NEW YORK (Reuters) - Emerging market currencies were battered on Friday as global investors scrambled for shelter from a broad financial markets selloff by buying dollars, yen and Swiss francs.
The Japanese yen surged to a seven-week high against the dollar, while the Swiss franc touched a four-week peak against the euro as U.S. stocks tumbled and safe-haven Treasuries gained.
“The adjustment process is showing through in emerging market FX rates, particular those of Turkey and Argentina,” said currency strategist Mark McCormick at Credit Agricole in New York. “The G10 currencies, especially the yen, are benefiting.”
This week the Turkish lira continued an extended slide and plunged to a record low against the dollar.
The Argentine peso this week suffered its largest one-day decline in more than a decade, and Argentine officials on Friday loosened strict foreign exchange rules amid continued peso losses.
The South African rand dropped to its lowest in five years on Friday while the Brazilian real slid to a five-month trough.
“Global investors remain firmly risk-averse; the selloff in emerging markets this week, triggered in part by the steep decline in the Argentinian peso, has fuelled renewed concerns about the eventual withdrawal of liquidity as the Federal Reserve tapers its quantitative easing program,” said Samarjit Shankar, director of market strategy at BNY Mellon in Boston.
BNY’s bond indicators showed that portfolio managers were reducing their exposure to emerging market local currency debt in countries like Indonesia, Thailand and Peru, he said.
The dollar fell to a seven-week low of 101.98 yen and was last at 102.24, down nearly 1 percent, while the euro slid to 1.2222 francs, its weakest since December 18. The euro last traded at 1.2235 francs, 0.4 percent lower.
The euro was down 0.1 percent versus the dollar at $1.3679, having jumped 1.1 percent on Thursday, stalling ahead of resistance at $1.37.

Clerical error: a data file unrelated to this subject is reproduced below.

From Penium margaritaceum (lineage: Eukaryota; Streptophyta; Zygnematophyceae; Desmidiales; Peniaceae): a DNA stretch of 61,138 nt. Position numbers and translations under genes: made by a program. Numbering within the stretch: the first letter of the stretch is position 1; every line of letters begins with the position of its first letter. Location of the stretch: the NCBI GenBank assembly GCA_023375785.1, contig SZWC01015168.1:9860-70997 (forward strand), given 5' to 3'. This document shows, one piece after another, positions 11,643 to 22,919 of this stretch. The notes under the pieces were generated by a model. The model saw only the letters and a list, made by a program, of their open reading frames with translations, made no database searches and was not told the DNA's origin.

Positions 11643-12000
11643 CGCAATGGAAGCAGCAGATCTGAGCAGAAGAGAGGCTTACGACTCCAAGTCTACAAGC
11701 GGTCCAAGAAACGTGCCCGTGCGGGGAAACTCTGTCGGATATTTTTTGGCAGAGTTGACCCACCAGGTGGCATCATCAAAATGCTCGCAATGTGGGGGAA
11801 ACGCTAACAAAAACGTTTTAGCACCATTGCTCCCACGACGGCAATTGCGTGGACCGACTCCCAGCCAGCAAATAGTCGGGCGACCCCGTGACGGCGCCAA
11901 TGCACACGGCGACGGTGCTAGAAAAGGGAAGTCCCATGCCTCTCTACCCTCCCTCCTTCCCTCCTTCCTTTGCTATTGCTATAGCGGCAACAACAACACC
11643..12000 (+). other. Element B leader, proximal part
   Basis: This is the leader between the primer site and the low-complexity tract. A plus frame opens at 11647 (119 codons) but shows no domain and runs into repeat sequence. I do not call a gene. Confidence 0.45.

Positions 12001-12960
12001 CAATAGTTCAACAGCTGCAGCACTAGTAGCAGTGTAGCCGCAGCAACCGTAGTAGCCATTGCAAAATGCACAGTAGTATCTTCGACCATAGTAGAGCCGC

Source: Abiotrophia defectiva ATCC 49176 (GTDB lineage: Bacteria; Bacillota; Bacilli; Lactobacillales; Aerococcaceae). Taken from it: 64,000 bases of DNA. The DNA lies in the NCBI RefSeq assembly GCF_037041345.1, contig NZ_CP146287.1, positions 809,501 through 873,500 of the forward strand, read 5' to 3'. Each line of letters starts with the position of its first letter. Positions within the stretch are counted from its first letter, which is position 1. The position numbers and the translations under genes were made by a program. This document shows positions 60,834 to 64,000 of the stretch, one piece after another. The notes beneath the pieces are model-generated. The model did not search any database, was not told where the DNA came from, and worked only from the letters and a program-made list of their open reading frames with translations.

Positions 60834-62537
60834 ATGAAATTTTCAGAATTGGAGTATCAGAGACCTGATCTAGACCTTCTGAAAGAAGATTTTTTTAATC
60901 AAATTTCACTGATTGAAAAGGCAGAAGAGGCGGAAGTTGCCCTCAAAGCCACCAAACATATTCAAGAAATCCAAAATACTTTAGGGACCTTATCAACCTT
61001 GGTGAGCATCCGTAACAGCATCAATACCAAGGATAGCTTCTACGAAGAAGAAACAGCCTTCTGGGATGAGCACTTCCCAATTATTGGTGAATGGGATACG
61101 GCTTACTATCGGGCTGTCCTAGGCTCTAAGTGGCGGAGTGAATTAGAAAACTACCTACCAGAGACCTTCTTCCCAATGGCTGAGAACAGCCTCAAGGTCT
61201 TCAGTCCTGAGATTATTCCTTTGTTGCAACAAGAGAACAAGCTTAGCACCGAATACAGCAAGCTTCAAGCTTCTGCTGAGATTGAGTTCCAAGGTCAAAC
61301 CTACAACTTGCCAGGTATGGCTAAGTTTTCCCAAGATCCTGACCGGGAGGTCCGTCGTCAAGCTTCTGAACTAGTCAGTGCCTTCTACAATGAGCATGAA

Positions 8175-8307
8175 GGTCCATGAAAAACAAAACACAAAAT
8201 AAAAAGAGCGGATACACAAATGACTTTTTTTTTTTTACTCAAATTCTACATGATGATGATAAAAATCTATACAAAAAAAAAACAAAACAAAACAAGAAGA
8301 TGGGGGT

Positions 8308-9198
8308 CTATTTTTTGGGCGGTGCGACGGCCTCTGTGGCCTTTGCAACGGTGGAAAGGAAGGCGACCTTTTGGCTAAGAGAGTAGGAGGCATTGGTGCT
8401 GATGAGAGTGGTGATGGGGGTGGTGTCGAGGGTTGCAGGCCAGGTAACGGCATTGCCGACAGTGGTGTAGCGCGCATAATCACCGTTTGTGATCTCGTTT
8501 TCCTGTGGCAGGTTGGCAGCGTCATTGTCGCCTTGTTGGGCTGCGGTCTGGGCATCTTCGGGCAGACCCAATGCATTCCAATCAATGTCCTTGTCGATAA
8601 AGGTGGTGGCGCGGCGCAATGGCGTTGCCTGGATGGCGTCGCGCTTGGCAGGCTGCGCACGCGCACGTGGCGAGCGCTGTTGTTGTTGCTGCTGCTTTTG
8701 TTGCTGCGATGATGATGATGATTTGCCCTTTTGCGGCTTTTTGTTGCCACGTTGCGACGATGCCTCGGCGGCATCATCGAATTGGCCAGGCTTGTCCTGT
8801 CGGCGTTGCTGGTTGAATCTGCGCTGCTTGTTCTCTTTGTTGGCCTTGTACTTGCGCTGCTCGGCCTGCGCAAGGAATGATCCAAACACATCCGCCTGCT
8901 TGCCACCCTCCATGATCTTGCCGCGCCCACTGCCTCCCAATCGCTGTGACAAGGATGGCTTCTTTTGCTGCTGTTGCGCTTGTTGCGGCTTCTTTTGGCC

Both the dollar and euro fell as much as 1 percent against the yen, pressured as well by signs of a slowdown in China and broad expectations of a tightening of monetary conditions this year by some central banks.
The dollar index composed of six major currencies was little changed at 80.467 percent. .DXY
Amid a jumbled start to the year for major currency markets, analysts believed money was set to drain out of emerging market economies. Supporting this view, investors have bid strongly for a flurry of large bond issues in the euro zone this month.
That helps explain why, along with lacklustre U.S. data on Thursday, the year’s other big bet of a stronger dollar against the euro has yet to materialize.
“European assets have become a sort of safe haven for investors,” said Alvin Tan, currency strategist at Societe Generale in London.
Data published on Thursday showed the euro zone current account surplus hit a record high in November.
More broadly, the banking and debt crisis that began in 2007 finally appears to be easing in Europe, and this year should see central banks begin to reel in some of the enormous volumes of cash they have pumped into the world economy.
In other currencies, the Australian dollar fell to US$0.8658, its lowest in 3-1/2 years after Reserve Bank of Australia board member Heather Ridout was reported as saying the currency had not fallen enough and that the currency at 80 U.S. cents would be a “fair deal” for the economy.
Sterling has also done well in January, surging to its highest against the dollar in almost three years on Friday on speculation the Bank of England could raise interest rates before the end of the year. But it ended off 0.75 percent in New York at $1.6504.
Additional reporting by Gertrude Chavez-Dreyfuss and Dan Bases in New York and Patrick Graham in London; Editing by Bernadette Baum and James Dalgleish